The International Ice Patrol is a division of the U.S. Coast Guard tasked with the purpose of monitoring icebergs in the NW Atlantic and Arctic Oceans and reporting their movements for the safety of the maritime community.
The organization was established in 1914 in response to the sinking of RMS Titanic.
They patrol a vast area of 500,000 square miles.
Icebergs mostly come from glaciers in Greenland and drift over. The ice season runs from February 1st through July 31, during which the USCG International Ice Patrol actively patrols Iceberg Alley (the area of the Grand Banks of Newfoundland and Labrador, Canada).
This area is the only location in the world where there’s an intersection of shipping lanes with icebergs.
Greenland’s Labrador Current takes icebergs north first and then to the south, where they cross the Great Circle route. In addition, the cold Labrador Current intersects with the warm Gulf Stream current, which creates fog in the summer and storms in the winter. With those two pressure systems we’ll see 30- to 60-foot waves. It’s very dangerous. There’s sea ice as well, depending on the season. The sea ice often freezes around the iceberg, and when it’s encapsulated in sea ice, it’s not exposed to the warming elements and it’s able to drift much farther south.
Today the International Ice Patrol is located at the NOAA Satellite Operations Facility (NSOF) in Suitland, Maryland.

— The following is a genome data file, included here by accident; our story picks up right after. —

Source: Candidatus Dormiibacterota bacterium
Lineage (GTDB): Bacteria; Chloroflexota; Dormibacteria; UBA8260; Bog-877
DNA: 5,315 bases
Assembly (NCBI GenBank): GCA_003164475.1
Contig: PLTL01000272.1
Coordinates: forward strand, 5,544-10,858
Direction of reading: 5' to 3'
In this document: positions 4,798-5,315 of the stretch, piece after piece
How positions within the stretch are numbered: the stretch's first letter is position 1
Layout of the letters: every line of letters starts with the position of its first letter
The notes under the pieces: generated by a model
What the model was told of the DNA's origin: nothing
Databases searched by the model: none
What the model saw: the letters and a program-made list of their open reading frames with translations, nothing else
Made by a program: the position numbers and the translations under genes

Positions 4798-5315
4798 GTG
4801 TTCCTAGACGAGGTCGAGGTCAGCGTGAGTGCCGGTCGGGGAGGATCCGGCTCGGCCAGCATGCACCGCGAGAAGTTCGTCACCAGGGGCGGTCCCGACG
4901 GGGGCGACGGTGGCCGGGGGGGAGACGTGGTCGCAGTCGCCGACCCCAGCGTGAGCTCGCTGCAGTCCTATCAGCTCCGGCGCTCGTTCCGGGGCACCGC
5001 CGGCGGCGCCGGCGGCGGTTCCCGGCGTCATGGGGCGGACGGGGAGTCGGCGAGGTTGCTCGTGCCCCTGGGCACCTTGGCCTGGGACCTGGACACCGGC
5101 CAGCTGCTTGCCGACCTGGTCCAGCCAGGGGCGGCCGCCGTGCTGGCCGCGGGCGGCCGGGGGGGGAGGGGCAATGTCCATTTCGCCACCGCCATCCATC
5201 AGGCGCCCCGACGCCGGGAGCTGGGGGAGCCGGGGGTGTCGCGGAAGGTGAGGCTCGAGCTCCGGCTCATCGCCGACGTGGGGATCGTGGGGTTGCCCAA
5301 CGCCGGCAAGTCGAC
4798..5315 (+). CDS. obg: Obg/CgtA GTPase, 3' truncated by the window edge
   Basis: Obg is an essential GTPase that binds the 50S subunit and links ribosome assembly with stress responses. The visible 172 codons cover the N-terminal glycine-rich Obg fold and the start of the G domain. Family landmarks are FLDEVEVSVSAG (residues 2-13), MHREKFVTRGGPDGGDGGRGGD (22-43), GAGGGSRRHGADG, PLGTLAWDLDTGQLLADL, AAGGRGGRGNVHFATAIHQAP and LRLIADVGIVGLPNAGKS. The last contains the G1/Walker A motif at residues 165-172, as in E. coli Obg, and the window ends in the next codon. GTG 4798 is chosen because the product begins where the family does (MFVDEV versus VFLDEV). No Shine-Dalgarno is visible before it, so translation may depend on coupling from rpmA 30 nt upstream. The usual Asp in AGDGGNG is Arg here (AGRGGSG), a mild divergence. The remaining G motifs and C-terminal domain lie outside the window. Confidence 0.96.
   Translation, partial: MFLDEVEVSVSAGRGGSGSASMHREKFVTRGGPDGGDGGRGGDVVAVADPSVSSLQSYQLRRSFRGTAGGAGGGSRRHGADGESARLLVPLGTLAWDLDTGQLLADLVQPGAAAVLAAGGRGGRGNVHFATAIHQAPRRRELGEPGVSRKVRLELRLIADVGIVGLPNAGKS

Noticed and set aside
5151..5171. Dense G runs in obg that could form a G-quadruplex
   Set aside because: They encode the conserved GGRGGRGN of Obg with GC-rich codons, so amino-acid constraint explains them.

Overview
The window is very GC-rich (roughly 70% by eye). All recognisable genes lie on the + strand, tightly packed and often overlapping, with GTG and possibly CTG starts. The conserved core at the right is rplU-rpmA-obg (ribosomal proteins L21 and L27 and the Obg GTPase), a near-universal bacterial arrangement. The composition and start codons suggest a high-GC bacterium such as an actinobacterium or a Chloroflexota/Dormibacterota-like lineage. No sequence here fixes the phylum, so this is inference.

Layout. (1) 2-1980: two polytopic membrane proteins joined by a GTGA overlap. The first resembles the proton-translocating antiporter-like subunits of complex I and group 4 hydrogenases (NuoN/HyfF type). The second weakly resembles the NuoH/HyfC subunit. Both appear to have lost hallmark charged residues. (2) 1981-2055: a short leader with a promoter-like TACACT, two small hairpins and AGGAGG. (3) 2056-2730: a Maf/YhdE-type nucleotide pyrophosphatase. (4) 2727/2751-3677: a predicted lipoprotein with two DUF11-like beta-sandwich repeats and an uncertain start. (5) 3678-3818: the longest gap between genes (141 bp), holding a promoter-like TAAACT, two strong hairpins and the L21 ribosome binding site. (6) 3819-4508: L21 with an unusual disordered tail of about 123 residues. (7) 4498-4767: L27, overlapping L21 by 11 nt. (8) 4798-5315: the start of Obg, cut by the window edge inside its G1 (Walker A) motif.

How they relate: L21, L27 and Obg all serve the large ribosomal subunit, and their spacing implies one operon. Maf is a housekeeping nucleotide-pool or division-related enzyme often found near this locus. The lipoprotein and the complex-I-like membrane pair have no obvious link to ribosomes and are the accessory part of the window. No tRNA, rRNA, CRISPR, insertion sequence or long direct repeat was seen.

The ice reconnaissance detachment, usually composed of 11 aircrew and 4 ice observers flying in an HC-130 aircraft, continues to work out of Newfoundland.
The Ice Patrol disseminates information on icebergs and the limit of all known sea ice via radio broadcast from the U.S. Coast Guard Communications Command (COMMCOM) located in Chesapeake, Virginia via Inmarsat Safetynet, and radio facsimile chart.
Most of the icebergs that enter the North Atlantic shipping lanes come from the tidewater glaciers of the west coast of Greenland. Once an iceberg is calved from one of these glaciers it completes a 1-3 year journey to arrive in the area that the International Ice Patrol (IIP) monitors.
IIP’s data records, which extend to 1900, show that nearly 500 icebergs enter the shipping lanes in an average year. [The 1900-2010 average is 479.] However, the year-to-year variation is wide. In 1984, the busiest iceberg year in IIP’s history, 2202 icebergs entered the shipping lanes. On the other hand, during two years (1966 and 2006) no icebergs reached the shipping lanes.
Currently, the Commander of the International Ice Patrol is Marcus Hirschberg.